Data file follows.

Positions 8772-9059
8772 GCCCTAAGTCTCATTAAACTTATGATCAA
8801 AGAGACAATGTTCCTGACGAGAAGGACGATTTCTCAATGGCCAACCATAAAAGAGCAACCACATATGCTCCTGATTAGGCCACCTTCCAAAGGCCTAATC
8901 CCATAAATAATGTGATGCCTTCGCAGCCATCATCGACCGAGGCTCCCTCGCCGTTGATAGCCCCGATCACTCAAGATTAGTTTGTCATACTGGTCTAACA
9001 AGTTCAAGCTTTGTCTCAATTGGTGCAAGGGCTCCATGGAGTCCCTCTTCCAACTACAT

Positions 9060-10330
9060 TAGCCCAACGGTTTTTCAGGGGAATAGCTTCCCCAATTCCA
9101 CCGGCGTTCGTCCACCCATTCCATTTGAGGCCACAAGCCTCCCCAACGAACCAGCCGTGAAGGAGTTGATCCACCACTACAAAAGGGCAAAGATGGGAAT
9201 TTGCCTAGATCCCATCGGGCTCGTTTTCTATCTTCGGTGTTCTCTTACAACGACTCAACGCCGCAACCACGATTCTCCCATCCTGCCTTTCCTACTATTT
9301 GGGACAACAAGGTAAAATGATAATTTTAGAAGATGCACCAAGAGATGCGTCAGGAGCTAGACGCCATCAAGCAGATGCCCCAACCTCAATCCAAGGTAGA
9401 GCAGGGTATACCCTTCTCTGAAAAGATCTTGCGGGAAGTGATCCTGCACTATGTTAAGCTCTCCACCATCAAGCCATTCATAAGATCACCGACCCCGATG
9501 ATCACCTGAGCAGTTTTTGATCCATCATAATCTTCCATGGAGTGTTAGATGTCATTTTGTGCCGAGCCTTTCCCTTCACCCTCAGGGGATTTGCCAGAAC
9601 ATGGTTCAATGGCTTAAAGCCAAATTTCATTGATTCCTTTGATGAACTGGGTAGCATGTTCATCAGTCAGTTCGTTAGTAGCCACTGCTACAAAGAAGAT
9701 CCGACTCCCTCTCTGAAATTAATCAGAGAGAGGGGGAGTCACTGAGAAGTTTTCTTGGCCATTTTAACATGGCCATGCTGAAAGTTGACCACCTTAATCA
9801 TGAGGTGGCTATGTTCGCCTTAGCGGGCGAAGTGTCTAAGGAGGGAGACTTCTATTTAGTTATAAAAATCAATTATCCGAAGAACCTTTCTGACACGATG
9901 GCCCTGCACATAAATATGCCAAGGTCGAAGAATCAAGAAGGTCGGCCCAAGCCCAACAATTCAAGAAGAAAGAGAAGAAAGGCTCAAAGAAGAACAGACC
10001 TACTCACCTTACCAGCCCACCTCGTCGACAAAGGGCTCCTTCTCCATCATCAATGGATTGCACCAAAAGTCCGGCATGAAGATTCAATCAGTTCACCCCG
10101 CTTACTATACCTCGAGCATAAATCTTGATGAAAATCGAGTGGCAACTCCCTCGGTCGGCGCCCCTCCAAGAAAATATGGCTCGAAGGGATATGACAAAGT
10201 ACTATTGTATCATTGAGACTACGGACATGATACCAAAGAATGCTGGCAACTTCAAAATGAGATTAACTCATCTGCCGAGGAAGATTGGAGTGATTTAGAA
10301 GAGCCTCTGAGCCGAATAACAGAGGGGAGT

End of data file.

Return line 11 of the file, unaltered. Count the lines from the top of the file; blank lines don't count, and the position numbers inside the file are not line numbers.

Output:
9401 GCAGGGTATACCCTTCTCTGAAAAGATCTTGCGGGAAGTGATCCTGCACTATGTTAAGCTCTCCACCATCAAGCCATTCATAAGATCACCGACCCCGATG